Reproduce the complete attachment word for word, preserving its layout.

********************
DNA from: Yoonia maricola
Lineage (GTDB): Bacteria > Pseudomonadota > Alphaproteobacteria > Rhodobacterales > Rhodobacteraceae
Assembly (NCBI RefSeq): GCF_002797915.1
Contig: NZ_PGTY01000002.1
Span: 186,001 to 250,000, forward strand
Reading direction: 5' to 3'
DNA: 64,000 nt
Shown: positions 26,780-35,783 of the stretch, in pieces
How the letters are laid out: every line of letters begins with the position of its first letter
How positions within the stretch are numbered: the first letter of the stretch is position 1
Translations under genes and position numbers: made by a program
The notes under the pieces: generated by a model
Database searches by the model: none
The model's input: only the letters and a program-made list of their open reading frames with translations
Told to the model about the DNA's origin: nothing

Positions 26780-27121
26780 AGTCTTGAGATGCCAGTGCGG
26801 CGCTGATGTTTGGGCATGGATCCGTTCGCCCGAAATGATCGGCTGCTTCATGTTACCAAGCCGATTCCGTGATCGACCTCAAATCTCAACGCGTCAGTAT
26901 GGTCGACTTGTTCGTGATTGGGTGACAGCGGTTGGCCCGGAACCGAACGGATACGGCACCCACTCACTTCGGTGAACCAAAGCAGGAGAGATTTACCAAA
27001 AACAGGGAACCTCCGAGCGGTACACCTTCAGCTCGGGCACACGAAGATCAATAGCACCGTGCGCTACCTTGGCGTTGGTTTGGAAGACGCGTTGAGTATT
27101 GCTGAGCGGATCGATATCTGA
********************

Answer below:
DNA from: Yoonia maricola
Lineage (GTDB): Bacteria > Pseudomonadota > Alphaproteobacteria > Rhodobacterales > Rhodobacteraceae
Assembly (NCBI RefSeq): GCF_002797915.1
Contig: NZ_PGTY01000002.1
Span: 186,001 to 250,000, forward strand
Reading direction: 5' to 3'
DNA: 64,000 nt
Shown: positions 26,780-35,783 of the stretch, in pieces
How the letters are laid out: every line of letters begins with the position of its first letter
How positions within the stretch are numbered: the first letter of the stretch is position 1
Translations under genes and position numbers: made by a program
The notes under the pieces: generated by a model
Database searches by the model: none
The model's input: only the letters and a program-made list of their open reading frames with translations
Told to the model about the DNA's origin: nothing

Positions 26780-27121
26780 AGTCTTGAGATGCCAGTGCGG
26801 CGCTGATGTTTGGGCATGGATCCGTTCGCCCGAAATGATCGGCTGCTTCATGTTACCAAGCCGATTCCGTGATCGACCTCAAATCTCAACGCGTCAGTAT
26901 GGTCGACTTGTTCGTGATTGGGTGACAGCGGTTGGCCCGGAACCGAACGGATACGGCACCCACTCACTTCGGTGAACCAAAGCAGGAGAGATTTACCAAA
27001 AACAGGGAACCTCCGAGCGGTACACCTTCAGCTCGGGCACACGAAGATCAATAGCACCGTGCGCTACCTTGGCGTTGGTTTGGAAGACGCGTTGAGTATT
27101 GCTGAGCGGATCGATATCTGA